The physical plants, machinery, and equipment used to produce other goods. Capital goods are human-made goods that do not directly satisfy human wants.
A Latin phrase that means while certain variables change, "all other things remain unchanged."
A positive association between two variables. When one variable increases, the other variable increases, and when one variable decreases, the other variable decreases.
The study of how society chooses to allocate its scarce resources to the production of goods and services in order to satisfy unlimited wants.
The creative ability of individuals to seek profits by taking risks and combining resources to produce innovative products.
A zero association between two variables. When one variable changes, the other variable remains unchanged.
A negative association between two variables. When one variable increases, the other decreases, and when one variable decreases, the other variable increases.
The mental and physical capacity of workers to produce goods and services.
A shorthand expression for any natural resource provided by nature.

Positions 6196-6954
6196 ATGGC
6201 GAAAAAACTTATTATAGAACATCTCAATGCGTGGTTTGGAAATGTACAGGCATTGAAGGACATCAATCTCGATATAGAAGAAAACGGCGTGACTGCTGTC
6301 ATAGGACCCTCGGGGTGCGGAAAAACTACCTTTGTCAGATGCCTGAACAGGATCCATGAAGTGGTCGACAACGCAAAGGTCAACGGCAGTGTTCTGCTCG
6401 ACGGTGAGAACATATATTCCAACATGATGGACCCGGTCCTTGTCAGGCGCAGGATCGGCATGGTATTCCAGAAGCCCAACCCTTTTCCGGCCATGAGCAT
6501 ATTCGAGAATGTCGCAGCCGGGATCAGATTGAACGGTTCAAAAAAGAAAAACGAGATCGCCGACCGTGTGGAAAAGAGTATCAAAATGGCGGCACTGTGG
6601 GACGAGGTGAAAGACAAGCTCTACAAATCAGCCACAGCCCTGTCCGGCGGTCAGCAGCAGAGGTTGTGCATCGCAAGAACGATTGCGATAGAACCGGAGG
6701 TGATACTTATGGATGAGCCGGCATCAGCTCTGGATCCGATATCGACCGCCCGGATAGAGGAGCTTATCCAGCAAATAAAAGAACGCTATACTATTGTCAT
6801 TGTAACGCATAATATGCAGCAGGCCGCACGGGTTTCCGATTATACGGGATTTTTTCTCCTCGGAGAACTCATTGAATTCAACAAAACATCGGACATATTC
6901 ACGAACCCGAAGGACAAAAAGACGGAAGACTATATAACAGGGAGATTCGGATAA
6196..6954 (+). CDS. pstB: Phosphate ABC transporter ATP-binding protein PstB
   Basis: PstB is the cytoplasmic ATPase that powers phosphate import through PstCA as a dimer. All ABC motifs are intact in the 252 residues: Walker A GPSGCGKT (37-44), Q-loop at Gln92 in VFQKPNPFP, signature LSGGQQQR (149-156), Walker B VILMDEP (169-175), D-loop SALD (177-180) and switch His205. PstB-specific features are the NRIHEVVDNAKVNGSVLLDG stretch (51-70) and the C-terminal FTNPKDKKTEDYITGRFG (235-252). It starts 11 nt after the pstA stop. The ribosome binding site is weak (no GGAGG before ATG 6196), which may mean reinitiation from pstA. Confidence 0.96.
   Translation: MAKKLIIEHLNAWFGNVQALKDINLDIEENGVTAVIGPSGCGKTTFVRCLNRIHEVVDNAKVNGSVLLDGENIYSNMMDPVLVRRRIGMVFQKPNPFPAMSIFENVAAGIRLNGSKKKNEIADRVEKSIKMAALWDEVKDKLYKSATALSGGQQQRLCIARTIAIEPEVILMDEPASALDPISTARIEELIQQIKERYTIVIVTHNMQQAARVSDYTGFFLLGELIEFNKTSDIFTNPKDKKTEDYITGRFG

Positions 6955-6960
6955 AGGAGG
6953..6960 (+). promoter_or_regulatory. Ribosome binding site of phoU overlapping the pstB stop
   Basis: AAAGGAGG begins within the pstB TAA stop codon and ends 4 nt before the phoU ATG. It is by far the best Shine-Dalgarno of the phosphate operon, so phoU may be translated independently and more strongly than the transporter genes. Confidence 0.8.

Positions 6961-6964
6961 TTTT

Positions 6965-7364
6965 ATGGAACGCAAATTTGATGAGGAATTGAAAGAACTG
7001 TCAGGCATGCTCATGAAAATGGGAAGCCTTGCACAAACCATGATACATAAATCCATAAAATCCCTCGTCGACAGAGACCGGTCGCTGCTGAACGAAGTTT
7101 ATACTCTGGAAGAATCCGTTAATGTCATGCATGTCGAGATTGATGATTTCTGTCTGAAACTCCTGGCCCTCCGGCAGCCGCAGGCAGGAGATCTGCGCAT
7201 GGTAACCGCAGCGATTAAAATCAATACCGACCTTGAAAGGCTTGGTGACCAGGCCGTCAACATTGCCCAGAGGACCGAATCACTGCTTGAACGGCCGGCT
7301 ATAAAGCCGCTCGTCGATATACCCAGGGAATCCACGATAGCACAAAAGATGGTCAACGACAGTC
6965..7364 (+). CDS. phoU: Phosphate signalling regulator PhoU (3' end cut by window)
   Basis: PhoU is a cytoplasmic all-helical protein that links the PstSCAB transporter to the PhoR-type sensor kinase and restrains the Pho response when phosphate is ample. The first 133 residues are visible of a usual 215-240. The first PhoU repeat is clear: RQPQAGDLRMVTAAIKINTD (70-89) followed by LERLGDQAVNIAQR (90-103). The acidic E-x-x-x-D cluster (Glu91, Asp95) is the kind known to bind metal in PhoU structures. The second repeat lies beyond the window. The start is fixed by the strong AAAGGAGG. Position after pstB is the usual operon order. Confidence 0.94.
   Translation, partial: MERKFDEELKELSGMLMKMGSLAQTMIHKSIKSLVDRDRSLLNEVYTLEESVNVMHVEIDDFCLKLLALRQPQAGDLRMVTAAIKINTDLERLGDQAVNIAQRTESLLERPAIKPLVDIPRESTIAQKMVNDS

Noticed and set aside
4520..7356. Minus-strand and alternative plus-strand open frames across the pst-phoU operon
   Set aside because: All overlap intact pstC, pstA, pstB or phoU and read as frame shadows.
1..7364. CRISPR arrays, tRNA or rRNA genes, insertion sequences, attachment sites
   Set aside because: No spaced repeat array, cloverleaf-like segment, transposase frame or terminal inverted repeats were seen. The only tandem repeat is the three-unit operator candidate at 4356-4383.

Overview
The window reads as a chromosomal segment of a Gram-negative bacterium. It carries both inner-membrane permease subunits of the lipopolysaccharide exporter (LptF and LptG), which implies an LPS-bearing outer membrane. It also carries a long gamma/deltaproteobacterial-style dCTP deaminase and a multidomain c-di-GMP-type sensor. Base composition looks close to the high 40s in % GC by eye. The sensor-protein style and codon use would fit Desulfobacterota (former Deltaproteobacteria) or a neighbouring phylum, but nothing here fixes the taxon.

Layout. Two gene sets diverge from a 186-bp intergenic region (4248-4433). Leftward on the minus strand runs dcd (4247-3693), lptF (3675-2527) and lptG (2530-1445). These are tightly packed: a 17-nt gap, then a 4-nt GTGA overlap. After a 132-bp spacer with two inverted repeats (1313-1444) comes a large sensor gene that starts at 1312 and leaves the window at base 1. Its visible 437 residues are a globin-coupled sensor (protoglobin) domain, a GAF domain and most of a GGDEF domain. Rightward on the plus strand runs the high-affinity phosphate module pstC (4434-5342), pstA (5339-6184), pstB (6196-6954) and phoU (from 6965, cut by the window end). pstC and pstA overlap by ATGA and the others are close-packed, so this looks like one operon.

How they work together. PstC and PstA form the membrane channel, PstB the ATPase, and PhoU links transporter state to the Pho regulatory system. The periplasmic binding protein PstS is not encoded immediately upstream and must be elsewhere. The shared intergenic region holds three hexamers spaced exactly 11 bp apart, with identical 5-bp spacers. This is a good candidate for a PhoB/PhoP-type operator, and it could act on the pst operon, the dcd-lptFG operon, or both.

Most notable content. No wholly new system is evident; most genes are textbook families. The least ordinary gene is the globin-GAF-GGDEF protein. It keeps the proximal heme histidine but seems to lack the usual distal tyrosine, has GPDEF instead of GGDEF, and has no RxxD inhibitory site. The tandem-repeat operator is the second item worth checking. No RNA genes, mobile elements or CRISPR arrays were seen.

The branch of economics that studies decision making for the economy as a whole.
The branch of economics that studies decision making by a single individual, household, firm, industry, or level of government.
A simplified description of reality used to understand and predict the relationship between variables.
An analysis based on value judgment.
An analysis limited to statements that are verifiable.
The basic categories of inputs used to produce goods and services. Resources are also called factors of production. Economists divide resources into three categories: land, labor, and capital.
The condition in which human wants are forever greater than the available supply of time, goods, and resources.
The ratio of the change in the variable on the vertical axis (the rise or fall) to the change in the variable on the horizontal axis (the run).